Why Flex-Power Startup Blueprint Signed On With BP

Robyn Beavers, founder of the Manhattan-based technology company, says the fossil-fuel giant’s commitment to decarbonization made the deal appealing

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Global energy giant BP has acquired Manhattan-based Blueprint Power, a proptech startup that has built proprietary software enabling real estate portfolios to become sources of cleaner flexible power, BP announced Thursday.

Terms of the acquisition were not made public.

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In acquiring Blueprint Power, BP has made its latest move toward what it proclaims on the company website as its “journey to net zero” carbon emissions.

“BP, as a global company, has undergone a massive shift towards net zero businesses and strategies,” said Robyn Beavers, Blueprint Power’s founder and CEO. “There are some pretty major commitments in terms of capital allocation and reduction of carbon from their core businesses that happened after I started Blueprint.

“For BP it’s actually a new thing. It’s about 18 to 24 months old. And they’ve been moving very fast. As part of that strategy, they have strategically been looking for technology companies that can help them accelerate in that shift.”

BP’s platform will allow Blueprint Power, which was founded in 2017 and has 11 full-time employees, to hire and scale rapidly, Beavers said. “As a company, they bring trading desks with some of the best power traders in the business, other renewable energy portfolio companies and platforms, and they have a massive EV-charging platform. All those pieces are really strategic for us. It is a nice match for both sides. Blueprint can scale faster strategically, but also to help BP’s overall shift towards this new future for them.”

Asked if being acquired by a fossil fuel-based company caused her any concerns about BP’s commitment to cleaner energy, Beavers said, “BP is at an interesting point in time, with a massive shift towards decarbonization of its own business, which obviously is huge incremental value in terms of climate impact. They’re also expanding their businesses into clean power and the types of things blueprint does.

“By partnering and rowing in the same direction with them, I truly believe that will deliver impact faster than trying to do it separately from each other. I think this partnership and collaboration speaks to the growing speed we can deliver that climate impact, and that’s the most important thing to me.”

The acquisition came about “organically,” Beaver said. “One woman at BP actually attended our first demo day ever. She has been tracking us since then. It was your usual organic networking approach.”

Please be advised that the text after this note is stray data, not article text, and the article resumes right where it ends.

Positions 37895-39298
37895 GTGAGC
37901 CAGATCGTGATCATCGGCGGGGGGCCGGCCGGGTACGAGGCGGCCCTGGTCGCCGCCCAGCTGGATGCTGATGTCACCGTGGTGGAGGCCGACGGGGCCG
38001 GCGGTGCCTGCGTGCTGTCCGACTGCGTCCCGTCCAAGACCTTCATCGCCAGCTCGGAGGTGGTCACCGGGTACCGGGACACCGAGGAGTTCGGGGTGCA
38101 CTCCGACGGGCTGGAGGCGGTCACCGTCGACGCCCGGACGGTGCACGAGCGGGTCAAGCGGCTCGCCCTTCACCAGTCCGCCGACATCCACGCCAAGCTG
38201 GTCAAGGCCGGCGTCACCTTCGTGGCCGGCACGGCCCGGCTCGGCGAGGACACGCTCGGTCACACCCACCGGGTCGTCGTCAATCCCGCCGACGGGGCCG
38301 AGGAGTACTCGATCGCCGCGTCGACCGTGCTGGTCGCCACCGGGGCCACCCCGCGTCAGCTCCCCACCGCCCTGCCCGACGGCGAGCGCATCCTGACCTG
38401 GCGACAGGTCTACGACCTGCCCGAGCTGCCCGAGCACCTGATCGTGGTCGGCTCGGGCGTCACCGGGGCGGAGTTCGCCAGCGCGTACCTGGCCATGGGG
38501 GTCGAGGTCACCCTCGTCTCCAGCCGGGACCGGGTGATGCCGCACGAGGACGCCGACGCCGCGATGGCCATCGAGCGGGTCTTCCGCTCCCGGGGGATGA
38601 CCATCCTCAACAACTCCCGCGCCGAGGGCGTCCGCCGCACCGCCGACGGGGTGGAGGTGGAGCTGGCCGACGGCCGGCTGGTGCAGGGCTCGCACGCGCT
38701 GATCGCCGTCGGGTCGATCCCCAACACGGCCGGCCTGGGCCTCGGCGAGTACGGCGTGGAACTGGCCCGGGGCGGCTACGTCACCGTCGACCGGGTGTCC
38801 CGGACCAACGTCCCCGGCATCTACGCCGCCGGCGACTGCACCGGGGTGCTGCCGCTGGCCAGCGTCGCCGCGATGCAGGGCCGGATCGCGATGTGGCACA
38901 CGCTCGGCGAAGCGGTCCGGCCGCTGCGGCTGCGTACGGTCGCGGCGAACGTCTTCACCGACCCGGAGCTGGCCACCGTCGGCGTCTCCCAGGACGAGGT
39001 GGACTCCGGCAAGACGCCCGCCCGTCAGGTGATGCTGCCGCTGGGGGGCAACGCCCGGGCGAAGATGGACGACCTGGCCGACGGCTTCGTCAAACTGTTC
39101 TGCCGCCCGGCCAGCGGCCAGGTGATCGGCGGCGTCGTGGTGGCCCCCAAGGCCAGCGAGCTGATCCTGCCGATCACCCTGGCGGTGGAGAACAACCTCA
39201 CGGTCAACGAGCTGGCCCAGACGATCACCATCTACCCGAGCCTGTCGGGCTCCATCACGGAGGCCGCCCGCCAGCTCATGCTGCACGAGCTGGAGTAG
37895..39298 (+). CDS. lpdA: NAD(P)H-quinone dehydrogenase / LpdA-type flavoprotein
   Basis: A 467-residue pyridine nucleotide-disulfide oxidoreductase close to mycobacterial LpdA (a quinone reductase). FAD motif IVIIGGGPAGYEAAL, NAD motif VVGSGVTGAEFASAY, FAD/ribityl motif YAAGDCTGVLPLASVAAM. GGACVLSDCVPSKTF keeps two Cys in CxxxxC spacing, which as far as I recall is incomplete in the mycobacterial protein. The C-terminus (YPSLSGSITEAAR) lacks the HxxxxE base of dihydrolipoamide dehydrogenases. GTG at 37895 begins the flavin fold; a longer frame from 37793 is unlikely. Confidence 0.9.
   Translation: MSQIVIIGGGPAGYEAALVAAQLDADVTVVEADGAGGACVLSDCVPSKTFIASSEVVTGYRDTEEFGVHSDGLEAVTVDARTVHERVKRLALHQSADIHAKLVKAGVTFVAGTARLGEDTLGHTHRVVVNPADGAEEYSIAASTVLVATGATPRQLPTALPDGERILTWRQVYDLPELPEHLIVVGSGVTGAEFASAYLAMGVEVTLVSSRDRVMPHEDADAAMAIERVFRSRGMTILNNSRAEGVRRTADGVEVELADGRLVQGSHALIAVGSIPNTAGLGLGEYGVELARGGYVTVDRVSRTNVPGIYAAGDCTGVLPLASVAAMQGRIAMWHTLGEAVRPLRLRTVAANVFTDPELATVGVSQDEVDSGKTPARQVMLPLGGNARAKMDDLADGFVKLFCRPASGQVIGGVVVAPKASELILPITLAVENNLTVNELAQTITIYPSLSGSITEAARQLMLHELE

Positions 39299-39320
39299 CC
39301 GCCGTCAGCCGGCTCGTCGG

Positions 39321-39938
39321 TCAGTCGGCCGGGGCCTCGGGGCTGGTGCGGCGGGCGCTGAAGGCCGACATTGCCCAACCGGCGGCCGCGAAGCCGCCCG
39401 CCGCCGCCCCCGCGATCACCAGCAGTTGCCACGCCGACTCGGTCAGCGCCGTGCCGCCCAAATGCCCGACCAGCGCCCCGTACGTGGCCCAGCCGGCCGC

Founded in response to new energy regulations after the Hurricane Sandy blackout in New York City, Blueprint uses bespoke algorithms to optimize the energy efficiency of buildings and connect them to power markets. This allows commercial building owners to sell surplus energy stored in batteries or power generated on site from equipment such as solar panels.  

Blueprint Power works with some of New York City’s largest commercial real estate owners, including Hines, Lefrak Organization, Lennar, Macerich, Related, Tishman Speyer and Vornado Realty Trust, which together own more than 100 million square feet of property in the city and generate 13 MW of renewable power, according to the company. BP and Blueprint want to increase that number to 36 MW by the end of 2022.

“Decarbonizing dense urban areas is a key challenge as we work to play our part in realizing a net zero world,” Sam Skerry, senior vice president, BP Launchpad & Ventures, said in a statement. “Blueprint’s technology can help deliver this critical transformation. It can help secure access to renewable energy and, importantly, also create new business opportunities for many sectors. This is exactly the type of company BP wants to scale and scale fast through our BP Launchpad accelerator.”

BP Launchpad is the company’s in-house accelerator focused on multi-year funding and start-up growth.

Blueprint’s technology can support the decarbonization of real estate, which has one of the highest carbon footprints of all sectors, contributing an estimated 28 percent of global annual greenhouse gas emissions.

Philip Russo can be reached at prusso@commercialobserver.com.